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Passionate Peers and Global Business: Making Interactions that Count

Naotaka IkedaAfter coming to Purdue University's Krannert School of Management, I realized that I had lived in a closed-off world. Before Krannert, I thought that there was an ideal skill-set and specific knowledge one needed for handling business. As a current MBA student, I now realize that there may be no such thing as a perfectly equipped businessperson. I have learned that even though MBA students are highly intelligent and dedicated, they still struggle to solve everyday problems - thus I have learned the importance of collaboration.

Ever since I began my career as an investment banker, I have worked with many individuals from a variety of countries and backgrounds. Even though I have had extensive interactions with businessmen and women from around the world in my banking position, here at Krannert I am learning something new from professors and classmates on a daily basis. Given the challenging environment at Purdue, I am learning how deeply and concretely I can analyze issues in the real world.

When dealing with difficult situations, I have to collaborate with my classmates. I cannot rely on past experiences or conventional theories. With that said, due to our diverse backgrounds and cultural differences, we often disagree over class assignments. For example, in one class (Business Analytics), I studied with BAIM (Business Analytics and Information Management) students who have strong quantitative understanding. Prior to taking this course, I trusted that I also had strong quantitative skills, but I was humbled. The academic expertise, analytical ability, and computational skills of my classmates are just marvelous. I am always questioning whether my opinion can add some value to the group.

"When dealing with difficult situations, I have to collaborate with my classmates. I cannot rely on past experiences or conventional theories."

Additionally, the manner in which I conduct business has been challenged because I am not used to hearing strong opinions presented in an assertive manner. We use constructive criticism often to seek the best answers to case studies. The environment has been stressful but insightful for me. In Japan, politeness is very important. We would never raise our voice to a colleague. But the passionate interactions at Krannert got me out of my comfort zone. We have had many conflicts, but we respect our differences as business professionals. Whenever I discuss things with my classmates, I feel more connected to business issues on a global scale.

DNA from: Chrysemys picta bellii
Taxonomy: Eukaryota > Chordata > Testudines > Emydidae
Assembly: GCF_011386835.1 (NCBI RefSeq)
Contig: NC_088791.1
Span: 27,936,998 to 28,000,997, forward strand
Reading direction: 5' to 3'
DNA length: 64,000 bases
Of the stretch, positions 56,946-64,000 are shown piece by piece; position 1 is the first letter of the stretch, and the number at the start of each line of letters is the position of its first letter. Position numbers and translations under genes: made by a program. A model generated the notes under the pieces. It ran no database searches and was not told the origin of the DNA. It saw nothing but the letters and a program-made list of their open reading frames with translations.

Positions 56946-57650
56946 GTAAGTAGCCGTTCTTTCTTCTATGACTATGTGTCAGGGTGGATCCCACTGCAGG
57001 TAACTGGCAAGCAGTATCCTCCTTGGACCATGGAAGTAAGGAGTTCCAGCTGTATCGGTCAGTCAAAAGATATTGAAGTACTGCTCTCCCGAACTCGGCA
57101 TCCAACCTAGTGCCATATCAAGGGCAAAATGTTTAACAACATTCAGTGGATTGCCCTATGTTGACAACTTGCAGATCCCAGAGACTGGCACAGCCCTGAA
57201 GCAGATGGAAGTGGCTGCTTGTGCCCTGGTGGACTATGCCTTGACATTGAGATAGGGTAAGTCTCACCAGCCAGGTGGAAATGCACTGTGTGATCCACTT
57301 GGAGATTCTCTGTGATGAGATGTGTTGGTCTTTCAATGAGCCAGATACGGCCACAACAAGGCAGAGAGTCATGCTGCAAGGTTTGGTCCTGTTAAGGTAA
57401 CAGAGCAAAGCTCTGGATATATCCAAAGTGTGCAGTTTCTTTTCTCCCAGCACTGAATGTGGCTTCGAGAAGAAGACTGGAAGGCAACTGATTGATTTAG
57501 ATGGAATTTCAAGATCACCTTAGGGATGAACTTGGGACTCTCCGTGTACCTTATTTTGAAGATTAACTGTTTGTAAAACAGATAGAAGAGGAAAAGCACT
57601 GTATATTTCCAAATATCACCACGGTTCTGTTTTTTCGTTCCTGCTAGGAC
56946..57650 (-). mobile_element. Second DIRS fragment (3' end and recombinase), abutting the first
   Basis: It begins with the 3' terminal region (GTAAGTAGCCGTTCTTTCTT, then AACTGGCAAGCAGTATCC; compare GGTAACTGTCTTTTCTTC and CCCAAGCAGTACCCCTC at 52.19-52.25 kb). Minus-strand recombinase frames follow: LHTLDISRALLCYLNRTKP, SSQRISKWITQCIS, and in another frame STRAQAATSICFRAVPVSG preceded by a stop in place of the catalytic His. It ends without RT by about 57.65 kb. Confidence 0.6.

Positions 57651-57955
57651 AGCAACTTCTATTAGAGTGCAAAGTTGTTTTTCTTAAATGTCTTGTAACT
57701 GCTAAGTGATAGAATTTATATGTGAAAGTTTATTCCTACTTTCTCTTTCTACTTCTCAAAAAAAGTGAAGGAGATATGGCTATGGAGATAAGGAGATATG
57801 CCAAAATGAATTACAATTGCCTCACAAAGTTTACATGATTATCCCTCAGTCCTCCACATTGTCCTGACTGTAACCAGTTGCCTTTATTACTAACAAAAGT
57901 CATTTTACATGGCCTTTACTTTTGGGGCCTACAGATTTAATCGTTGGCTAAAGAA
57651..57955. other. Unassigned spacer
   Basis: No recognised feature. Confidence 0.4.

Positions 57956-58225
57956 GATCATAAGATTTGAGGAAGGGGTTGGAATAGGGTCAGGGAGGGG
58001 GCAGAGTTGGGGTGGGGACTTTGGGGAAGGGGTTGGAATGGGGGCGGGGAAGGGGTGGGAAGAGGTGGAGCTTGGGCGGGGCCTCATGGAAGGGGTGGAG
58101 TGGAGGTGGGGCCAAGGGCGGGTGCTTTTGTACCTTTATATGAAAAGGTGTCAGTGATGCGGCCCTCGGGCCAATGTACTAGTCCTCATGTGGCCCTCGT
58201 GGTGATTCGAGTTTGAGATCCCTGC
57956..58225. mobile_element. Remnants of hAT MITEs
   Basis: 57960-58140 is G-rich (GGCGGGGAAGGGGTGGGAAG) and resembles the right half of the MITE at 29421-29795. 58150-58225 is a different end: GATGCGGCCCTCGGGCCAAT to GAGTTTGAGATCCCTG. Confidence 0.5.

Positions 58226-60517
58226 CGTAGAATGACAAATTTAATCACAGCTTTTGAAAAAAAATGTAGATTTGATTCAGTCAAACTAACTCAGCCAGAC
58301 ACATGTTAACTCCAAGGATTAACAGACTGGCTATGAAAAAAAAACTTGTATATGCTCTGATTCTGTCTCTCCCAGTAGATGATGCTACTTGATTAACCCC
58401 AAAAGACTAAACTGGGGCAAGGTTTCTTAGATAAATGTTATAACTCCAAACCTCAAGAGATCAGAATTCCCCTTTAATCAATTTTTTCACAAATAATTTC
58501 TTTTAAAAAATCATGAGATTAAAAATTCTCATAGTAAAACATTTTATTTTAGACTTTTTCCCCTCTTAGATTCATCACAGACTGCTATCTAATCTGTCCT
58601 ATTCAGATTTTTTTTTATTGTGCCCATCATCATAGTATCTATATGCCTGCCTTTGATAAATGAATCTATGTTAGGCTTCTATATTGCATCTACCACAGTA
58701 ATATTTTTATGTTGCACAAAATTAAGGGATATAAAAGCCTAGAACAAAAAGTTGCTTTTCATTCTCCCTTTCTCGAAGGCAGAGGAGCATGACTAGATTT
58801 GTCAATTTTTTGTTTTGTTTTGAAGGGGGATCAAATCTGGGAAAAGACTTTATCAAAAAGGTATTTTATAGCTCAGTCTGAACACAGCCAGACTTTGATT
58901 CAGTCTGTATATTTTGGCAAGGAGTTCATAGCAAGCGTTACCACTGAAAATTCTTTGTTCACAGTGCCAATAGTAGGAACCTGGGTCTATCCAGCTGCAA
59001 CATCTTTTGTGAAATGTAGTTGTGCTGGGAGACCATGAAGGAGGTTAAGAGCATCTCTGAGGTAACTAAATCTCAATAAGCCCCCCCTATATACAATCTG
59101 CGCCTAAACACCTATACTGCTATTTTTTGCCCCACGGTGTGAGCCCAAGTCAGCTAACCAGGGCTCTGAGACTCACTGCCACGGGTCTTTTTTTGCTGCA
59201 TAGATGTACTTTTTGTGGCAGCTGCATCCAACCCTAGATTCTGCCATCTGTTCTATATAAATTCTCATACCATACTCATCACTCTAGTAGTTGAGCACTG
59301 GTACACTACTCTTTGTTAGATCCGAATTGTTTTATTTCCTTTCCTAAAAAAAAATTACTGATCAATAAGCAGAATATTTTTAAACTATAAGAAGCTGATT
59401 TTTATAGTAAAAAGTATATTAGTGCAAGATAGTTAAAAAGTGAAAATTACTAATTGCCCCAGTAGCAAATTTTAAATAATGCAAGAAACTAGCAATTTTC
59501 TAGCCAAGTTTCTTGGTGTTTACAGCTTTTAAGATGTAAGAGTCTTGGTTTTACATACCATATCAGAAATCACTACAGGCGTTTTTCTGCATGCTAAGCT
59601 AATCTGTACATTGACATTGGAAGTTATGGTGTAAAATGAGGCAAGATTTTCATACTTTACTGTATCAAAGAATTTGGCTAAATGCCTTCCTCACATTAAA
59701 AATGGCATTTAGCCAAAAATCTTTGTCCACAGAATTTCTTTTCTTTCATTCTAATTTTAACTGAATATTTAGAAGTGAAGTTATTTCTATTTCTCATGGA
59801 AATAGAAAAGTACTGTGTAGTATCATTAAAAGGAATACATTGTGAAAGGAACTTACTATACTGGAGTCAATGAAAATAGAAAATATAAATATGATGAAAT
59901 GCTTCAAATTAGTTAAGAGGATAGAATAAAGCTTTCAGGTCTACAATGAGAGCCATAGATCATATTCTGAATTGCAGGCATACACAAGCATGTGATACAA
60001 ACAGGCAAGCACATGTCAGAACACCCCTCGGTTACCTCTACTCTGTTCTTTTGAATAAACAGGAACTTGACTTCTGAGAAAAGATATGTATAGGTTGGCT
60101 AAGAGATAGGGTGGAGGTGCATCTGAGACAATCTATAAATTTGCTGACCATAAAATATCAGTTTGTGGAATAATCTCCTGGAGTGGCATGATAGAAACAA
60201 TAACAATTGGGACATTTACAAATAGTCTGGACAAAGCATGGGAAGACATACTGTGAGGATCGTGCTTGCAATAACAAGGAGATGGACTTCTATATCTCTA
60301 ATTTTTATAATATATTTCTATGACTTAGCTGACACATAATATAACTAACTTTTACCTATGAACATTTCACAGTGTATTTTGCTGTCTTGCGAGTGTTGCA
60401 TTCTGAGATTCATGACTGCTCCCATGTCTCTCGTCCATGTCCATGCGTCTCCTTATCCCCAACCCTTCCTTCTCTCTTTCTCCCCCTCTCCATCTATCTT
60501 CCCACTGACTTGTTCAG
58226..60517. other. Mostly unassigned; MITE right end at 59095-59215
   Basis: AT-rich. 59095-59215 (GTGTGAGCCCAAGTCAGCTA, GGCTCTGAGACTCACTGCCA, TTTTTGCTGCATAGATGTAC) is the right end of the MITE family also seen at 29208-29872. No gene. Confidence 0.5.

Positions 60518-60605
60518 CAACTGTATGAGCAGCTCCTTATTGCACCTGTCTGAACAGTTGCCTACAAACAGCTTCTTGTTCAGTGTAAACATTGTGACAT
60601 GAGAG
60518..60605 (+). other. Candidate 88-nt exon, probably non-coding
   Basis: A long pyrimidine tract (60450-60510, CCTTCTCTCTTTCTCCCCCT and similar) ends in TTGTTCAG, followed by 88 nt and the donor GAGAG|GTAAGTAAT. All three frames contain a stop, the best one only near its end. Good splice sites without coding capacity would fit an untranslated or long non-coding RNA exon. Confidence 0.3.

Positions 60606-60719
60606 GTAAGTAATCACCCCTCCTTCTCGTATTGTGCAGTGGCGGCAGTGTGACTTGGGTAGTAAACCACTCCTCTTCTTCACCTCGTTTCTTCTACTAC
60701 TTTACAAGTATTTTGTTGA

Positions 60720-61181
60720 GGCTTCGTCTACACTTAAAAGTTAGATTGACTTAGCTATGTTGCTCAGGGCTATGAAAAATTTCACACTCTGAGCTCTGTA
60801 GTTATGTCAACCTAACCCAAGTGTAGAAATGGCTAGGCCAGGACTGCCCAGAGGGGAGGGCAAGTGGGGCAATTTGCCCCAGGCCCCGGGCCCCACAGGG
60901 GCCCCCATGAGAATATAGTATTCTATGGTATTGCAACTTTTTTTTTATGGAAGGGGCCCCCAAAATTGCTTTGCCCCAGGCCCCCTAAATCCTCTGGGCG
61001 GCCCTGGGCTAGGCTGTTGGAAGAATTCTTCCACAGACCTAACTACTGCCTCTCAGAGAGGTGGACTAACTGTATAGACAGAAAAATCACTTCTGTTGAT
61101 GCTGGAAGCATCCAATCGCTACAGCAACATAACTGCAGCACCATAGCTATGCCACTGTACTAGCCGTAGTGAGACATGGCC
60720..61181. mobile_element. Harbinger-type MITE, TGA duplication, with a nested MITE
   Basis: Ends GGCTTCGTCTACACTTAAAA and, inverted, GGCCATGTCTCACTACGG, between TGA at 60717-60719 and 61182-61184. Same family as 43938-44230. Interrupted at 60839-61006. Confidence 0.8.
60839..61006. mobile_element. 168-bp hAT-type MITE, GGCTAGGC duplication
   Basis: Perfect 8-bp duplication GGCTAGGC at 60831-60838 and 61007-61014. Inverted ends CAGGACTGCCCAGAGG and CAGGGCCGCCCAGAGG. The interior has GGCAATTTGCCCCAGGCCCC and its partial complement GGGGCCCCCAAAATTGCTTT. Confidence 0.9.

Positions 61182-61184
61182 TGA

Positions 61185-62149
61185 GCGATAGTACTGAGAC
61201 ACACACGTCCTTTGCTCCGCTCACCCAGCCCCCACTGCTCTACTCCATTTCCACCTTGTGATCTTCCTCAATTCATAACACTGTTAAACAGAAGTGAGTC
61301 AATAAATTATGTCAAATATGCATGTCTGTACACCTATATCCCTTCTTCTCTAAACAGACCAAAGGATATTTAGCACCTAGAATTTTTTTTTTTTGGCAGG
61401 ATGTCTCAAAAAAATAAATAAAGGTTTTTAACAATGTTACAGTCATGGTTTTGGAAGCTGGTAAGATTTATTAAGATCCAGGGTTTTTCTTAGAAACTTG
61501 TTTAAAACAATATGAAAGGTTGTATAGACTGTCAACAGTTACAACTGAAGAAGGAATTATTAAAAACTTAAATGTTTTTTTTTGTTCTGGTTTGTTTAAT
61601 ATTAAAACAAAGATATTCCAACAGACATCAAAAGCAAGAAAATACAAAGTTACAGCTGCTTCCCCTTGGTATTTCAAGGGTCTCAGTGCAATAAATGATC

Krannert provides a myriad of opportunities beyond traditional MBA courses, such as the chance to collaborate with BAIM students. In the future, I would like to establish a new financial service in Japan with modern technologies (FinTech is now used as a buzzword). To find the best fit for my entrepreneurial interests, I can talk with BAIM students who have IT backgrounds. I can also meet many founders in startup companies at Purdue Foundry. Moreover, I can consult with STEM MBA students who come from a variety of backgrounds, each one with rich managerial experience.

I have come to appreciate Krannert students' insight and maturity. I am confident that we will be friends for life and have made social networks encompassing multiple industries. The rigorous, but supportive Krannert culture will more than prepare me for my next career in the real business world, which is something I could not do anywhere else.

Naotaka Ikeda

1st Year MBA